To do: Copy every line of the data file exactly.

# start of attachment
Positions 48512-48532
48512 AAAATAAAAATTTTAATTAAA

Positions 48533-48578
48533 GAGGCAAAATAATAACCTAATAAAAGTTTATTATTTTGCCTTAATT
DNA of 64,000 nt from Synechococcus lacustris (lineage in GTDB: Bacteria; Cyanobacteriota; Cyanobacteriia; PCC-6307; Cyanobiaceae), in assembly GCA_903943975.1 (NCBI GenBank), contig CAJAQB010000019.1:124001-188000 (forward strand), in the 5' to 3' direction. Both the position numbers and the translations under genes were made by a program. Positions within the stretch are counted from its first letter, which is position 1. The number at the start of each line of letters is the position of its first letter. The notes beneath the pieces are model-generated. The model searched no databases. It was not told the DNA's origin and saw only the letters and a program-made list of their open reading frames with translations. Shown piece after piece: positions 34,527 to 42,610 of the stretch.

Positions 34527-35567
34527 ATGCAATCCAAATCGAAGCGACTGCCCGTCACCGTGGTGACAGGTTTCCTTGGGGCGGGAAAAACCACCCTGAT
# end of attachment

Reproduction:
Positions 48512-48532
48512 AAAATAAAAATTTTAATTAAA

Positions 48533-48578
48533 GAGGCAAAATAATAACCTAATAAAAGTTTATTATTTTGCCTTAATT
DNA of 64,000 nt from Synechococcus lacustris (lineage in GTDB: Bacteria; Cyanobacteriota; Cyanobacteriia; PCC-6307; Cyanobiaceae), in assembly GCA_903943975.1 (NCBI GenBank), contig CAJAQB010000019.1:124001-188000 (forward strand), in the 5' to 3' direction. Both the position numbers and the translations under genes were made by a program. Positions within the stretch are counted from its first letter, which is position 1. The number at the start of each line of letters is the position of its first letter. The notes beneath the pieces are model-generated. The model searched no databases. It was not told the DNA's origin and saw only the letters and a program-made list of their open reading frames with translations. Shown piece after piece: positions 34,527 to 42,610 of the stretch.

Positions 34527-35567
34527 ATGCAATCCAAATCGAAGCGACTGCCCGTCACCGTGGTGACAGGTTTCCTTGGGGCGGGAAAAACCACCCTGAT